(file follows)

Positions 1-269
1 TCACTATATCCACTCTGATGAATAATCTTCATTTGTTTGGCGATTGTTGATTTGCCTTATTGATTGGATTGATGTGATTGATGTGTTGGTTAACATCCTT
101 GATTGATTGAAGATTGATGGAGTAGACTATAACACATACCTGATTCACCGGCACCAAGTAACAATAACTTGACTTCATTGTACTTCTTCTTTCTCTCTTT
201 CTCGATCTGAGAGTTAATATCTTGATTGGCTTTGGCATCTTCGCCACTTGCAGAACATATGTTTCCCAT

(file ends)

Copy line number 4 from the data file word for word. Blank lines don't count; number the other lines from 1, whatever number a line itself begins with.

201 CTCGATCTGAGAGTTAATATCTTGATTGGCTTTGGCATCTTCGCCACTTGCAGAACATATGTTTCCCAT